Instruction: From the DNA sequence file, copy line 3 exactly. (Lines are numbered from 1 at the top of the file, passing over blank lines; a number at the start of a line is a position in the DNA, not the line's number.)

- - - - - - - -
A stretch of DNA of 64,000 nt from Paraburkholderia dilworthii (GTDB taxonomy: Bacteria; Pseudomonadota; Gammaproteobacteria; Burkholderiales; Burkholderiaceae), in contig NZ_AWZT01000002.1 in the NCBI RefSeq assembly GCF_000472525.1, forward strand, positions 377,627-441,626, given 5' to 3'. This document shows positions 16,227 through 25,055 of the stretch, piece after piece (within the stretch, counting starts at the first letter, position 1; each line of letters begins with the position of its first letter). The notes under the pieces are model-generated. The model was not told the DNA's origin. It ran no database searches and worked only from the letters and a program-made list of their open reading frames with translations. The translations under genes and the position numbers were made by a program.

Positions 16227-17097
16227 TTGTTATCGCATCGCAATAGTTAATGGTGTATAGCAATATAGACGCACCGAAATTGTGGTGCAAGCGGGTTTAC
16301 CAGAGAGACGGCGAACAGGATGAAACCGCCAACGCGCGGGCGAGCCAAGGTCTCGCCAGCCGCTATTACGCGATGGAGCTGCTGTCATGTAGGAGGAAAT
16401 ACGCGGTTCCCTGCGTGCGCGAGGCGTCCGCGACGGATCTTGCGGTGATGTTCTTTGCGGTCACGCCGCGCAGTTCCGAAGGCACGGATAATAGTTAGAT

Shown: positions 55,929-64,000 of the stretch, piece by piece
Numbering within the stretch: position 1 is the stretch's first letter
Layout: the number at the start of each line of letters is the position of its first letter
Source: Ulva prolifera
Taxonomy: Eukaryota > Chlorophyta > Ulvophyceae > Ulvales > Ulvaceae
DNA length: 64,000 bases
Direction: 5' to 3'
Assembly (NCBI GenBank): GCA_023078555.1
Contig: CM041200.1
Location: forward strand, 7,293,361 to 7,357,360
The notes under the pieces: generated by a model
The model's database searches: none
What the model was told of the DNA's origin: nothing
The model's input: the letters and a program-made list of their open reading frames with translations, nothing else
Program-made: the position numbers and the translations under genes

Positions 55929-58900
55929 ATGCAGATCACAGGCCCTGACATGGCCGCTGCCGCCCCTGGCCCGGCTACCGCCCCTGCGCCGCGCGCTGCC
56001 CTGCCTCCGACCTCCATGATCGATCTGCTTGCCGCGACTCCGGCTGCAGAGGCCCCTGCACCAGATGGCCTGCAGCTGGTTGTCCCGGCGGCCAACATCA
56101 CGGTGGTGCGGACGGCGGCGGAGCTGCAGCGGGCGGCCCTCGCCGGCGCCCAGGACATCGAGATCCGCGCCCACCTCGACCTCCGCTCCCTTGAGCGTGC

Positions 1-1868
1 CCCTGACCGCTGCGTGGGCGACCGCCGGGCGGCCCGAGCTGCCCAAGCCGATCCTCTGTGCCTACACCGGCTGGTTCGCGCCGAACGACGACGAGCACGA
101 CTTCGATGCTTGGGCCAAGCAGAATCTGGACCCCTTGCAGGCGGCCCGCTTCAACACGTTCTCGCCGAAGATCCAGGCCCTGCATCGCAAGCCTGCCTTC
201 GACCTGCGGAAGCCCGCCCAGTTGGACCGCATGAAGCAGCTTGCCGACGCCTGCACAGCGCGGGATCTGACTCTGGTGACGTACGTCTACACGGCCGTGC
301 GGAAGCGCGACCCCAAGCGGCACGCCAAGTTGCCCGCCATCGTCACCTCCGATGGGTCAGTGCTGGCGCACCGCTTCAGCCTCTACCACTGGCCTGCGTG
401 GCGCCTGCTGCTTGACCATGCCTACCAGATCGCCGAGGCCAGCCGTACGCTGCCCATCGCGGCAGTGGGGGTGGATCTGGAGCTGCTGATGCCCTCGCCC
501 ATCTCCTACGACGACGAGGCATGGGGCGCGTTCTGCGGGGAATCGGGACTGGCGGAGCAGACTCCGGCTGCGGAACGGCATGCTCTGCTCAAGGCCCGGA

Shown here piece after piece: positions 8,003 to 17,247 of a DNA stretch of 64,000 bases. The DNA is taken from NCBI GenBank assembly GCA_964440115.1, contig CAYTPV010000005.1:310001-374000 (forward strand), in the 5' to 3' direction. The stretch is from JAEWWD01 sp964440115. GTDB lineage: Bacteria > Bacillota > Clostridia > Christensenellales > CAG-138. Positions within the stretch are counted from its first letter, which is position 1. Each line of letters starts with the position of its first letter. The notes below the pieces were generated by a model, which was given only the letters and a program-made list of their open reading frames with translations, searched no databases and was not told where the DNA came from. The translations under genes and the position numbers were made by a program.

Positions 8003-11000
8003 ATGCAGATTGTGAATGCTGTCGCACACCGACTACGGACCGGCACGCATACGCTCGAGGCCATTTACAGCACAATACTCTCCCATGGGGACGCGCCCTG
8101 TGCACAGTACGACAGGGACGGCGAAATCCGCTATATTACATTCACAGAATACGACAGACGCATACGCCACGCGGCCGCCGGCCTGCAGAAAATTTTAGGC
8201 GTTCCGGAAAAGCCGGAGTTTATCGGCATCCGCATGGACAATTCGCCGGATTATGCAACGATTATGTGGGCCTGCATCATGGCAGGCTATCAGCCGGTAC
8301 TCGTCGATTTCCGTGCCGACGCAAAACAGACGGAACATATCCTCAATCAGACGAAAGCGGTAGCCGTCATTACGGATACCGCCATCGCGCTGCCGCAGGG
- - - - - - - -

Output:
16227 TTGTTATCGCATCGCAATAGTTAATGGTGTATAGCAATATAGACGCACCGAAATTGTGGTGCAAGCGGGTTTAC